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Degenerative Disc Disease

model of cervical spineDiscs are the relatively soft, gelatinous cushions that surround the spinal cord and act as shock absorbers between the hard, bony vertebrae. MRI studies of asymptomatic individuals indicate that 40% of patients studied have disc abnormalities.

A herniated disc is a protrusion of the disc's jelly-like center (the nucleus pulposus), through its tough, fibrous outer ring (the annulus fibrosus) usually through small openings in the vertebrae where nerves enter the spinal column.

Degenerative Disc Disease (sometimes referred to as a Black Disc) refers to the loss of hydration in the disc and a weakening of the annulus (outer lining of the disc). Degenerative Disc Disease is very common in the human population but is not always symptomatic.

herniated cervical discTrauma can cause the annulus to tear and disc material (the nucleus pulposus) leaks out and presses on a nerve. When a disc ruptures in the cervical spine, it puts pressure on one or more nerve roots (often called nerve root compression) or on the spinal cord, as seen in (Figure 2).

In addition to pain around the site of the herniation; another hallmark of an acute disc herniation in the cervical spine is pain, numbness, or tingling radiating down the arm. Sensory deficits and weaknesses in the muscles of the arms, the thumb and some of the fingers, can present themselves, depending on the location of the affected disc. Because of the presence of the spinal cord, severe disc herniations can cause spinal cord dysfunction, which include weakness in the legs, balance problems, and loss of bladder or bowel control. Further pressure on the spinal cord may be caused by rough edges of bone, called bone spurs, that naturally build up around some herniated discs.

Several kinds of imaging tests, including X-rays, CT scans, MRI's and other more exotic imaging tests can confirm and elucidate the findings of a physical exam. In general, bulging disks are rarely a diagnostic mystery. Depending on where the herniation occurs, and the degree to which nerves entering the spine, or the spine itself, are affected, a wide range of symptoms are possible.

anatomy of cervical spine on an xray mri of cervical spine
Click on the X-ray (above) to view the enlarged image
 



Treatment:

Generally speaking, the presentation and duration of symptoms in the cervical spine is similar to that of the lumbar spine. 60-80% of acute symptoms will resolve in 4-6 weeks with rest and other conservative measures. During this time, the spine should not be manipulated in any way. Muscle and sensory weakness or abnormality can be increased with any manipulation except longitudinal traction applied gently on the neck bones. Medications such as anti-inflammatories or a short course of low dose steroids can reduce the inflammation until the natural history of the problem resolves itself.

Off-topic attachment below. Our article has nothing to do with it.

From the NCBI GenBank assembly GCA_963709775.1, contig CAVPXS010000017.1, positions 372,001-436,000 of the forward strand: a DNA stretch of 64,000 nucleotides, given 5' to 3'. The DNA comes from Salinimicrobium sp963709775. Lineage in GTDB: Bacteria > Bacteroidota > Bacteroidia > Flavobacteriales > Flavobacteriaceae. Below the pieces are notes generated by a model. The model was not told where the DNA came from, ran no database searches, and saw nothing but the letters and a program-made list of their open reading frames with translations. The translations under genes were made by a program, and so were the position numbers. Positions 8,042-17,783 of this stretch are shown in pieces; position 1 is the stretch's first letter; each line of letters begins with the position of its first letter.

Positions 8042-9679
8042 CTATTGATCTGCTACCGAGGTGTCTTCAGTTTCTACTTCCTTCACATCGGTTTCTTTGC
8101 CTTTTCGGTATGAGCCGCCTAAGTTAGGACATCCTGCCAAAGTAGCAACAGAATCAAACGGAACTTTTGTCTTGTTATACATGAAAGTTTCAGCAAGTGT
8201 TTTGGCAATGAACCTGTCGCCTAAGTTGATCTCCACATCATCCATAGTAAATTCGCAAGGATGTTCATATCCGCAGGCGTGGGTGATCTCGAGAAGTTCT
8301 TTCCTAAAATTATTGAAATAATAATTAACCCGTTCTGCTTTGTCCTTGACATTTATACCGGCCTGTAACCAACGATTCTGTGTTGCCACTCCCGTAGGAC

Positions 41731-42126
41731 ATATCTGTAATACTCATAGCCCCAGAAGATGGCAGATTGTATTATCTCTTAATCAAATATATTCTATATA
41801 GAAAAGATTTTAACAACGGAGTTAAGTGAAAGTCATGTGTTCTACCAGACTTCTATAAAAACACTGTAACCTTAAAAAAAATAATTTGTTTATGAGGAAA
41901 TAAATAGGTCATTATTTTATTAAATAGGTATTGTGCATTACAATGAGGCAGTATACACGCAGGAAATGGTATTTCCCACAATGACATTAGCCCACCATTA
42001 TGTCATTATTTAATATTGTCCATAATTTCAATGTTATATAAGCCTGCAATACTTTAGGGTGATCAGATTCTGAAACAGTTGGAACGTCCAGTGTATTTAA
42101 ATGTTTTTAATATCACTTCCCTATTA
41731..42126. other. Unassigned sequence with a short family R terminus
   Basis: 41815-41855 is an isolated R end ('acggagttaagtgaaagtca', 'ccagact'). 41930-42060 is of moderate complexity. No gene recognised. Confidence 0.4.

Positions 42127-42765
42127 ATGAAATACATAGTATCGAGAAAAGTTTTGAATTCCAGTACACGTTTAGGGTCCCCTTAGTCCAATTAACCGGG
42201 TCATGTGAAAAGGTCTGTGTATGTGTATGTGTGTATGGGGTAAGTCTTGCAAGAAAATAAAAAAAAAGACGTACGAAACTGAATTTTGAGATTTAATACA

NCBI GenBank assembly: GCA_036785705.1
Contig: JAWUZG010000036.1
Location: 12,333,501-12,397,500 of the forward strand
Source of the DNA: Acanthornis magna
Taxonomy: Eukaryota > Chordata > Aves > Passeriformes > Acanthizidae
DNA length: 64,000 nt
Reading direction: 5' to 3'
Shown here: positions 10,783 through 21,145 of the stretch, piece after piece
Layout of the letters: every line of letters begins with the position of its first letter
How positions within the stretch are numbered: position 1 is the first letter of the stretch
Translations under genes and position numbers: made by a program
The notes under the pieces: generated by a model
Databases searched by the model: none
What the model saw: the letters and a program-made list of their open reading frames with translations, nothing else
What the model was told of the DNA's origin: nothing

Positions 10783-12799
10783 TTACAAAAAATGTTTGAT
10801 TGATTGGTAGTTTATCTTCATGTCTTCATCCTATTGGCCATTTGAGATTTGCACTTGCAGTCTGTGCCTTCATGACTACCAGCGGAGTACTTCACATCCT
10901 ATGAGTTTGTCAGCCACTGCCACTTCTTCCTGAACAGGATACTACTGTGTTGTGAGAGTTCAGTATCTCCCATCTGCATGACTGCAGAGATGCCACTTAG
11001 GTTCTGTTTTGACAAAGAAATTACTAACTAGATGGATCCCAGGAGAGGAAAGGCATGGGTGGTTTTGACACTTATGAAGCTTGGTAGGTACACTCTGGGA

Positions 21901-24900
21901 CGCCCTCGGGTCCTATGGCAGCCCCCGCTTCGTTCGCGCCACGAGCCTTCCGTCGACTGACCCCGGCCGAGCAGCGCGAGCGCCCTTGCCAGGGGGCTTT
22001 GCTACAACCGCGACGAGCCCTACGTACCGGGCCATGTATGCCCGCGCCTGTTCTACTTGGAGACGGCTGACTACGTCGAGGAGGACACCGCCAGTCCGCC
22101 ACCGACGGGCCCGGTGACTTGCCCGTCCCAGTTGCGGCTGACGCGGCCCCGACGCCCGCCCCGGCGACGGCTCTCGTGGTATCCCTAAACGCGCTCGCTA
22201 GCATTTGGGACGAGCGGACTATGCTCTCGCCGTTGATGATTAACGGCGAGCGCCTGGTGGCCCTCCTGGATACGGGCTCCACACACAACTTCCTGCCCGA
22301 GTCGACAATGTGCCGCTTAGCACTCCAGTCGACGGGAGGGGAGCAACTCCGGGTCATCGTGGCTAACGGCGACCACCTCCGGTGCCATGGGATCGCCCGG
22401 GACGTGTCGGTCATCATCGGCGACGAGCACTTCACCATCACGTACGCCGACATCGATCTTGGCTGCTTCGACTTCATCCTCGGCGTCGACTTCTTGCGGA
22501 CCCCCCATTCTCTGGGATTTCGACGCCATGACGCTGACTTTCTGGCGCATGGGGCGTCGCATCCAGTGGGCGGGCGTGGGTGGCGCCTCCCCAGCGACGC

For patients who remain symptomatic beyond 6-8 weeks of conservative care, a decision about interventional treatment should be discussed between the patient and the physician. Increasing pain is a relative indication for surgery on the cervical spine. Muscle weakness or sensory changes which continue for 8-12 weeks or progressive neurological deficit are strong indications for surgical intervention. Signs of spinal cord compression such as balance or bowel and bladder problems are other strong indicators for aggressive intervention. Surgical Intervention, Anterior Cervical Discectomy and Artificial Cervical Disc:While Anterior Cervical Discectomy and Fusion remains the gold standard for treatment of cervical disc herniations and degenerative conditions of the cervical spine, the use of motion sparing techniques such as artificial disc placement are under investigation world wide.

In theory, an Artificial Cervical Disc is designed to maintain motion as a compared to the current treatment of fusing the spine. This could be beneficial in relieving symptoms and reducing stress on adjacent discs. There are potential risks with any surgical treatment and these should be fully understood prior to having surgery. For more information regarding your possible treatment options, please call 310-423-9986
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not intended as a substitute for medical advise.  Always consult your physician about your medical condidion.
Last modified:March 7th, 2011